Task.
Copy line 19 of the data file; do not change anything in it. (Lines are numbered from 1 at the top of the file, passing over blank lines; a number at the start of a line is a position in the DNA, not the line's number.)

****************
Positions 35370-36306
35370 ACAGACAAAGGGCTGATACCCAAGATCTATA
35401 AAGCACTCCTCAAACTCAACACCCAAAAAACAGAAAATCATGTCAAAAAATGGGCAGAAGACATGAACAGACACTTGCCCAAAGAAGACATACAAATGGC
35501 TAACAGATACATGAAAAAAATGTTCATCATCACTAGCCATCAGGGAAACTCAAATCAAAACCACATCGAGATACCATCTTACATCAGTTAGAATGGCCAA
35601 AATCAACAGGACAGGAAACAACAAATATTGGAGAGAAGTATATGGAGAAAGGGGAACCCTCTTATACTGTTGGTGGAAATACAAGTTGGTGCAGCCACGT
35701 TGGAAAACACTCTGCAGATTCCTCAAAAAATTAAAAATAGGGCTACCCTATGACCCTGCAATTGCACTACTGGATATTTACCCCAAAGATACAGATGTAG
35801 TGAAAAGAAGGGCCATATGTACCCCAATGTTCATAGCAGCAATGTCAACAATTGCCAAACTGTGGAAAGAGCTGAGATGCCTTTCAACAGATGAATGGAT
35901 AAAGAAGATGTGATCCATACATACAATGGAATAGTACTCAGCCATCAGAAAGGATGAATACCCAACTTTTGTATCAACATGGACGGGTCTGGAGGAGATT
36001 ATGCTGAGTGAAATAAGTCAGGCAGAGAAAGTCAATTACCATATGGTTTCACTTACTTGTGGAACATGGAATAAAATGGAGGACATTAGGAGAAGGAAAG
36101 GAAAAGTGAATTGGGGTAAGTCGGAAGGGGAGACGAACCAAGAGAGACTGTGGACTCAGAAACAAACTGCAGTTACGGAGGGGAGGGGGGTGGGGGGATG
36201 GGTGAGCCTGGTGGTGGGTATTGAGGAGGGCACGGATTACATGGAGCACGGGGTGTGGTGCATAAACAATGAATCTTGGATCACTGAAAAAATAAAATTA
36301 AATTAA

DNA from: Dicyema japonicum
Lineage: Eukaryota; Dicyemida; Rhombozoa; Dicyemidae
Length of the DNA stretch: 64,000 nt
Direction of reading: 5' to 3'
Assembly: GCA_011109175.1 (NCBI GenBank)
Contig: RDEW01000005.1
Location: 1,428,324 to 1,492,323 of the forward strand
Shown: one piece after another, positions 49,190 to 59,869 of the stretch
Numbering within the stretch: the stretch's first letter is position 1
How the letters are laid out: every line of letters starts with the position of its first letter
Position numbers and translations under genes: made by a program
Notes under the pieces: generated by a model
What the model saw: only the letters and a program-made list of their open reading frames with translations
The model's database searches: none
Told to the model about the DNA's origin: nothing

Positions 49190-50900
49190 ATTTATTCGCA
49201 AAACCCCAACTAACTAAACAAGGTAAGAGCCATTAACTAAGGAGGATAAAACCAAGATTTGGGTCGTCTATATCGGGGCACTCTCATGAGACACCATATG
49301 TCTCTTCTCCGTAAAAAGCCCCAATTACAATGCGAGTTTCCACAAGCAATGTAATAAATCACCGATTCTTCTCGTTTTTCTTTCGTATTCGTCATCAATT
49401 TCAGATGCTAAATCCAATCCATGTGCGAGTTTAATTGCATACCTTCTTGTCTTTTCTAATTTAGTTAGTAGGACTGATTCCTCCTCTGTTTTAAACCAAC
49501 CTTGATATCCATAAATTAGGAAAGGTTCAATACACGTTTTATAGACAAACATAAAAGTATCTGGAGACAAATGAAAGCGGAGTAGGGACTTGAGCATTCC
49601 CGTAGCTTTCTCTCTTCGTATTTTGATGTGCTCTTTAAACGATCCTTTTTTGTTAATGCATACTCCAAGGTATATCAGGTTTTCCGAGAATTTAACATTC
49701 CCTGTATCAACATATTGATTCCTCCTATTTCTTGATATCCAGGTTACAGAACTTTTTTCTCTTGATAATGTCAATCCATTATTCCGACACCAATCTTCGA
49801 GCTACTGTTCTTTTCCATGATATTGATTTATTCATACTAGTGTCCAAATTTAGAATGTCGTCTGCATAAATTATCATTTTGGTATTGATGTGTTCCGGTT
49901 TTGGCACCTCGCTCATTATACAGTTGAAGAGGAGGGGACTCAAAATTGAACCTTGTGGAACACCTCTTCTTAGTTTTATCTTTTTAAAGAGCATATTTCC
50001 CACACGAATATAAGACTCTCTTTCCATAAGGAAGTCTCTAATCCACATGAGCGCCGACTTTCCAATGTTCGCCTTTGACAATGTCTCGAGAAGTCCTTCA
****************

Location: 1,428,324 to 1,492,323 of the forward strand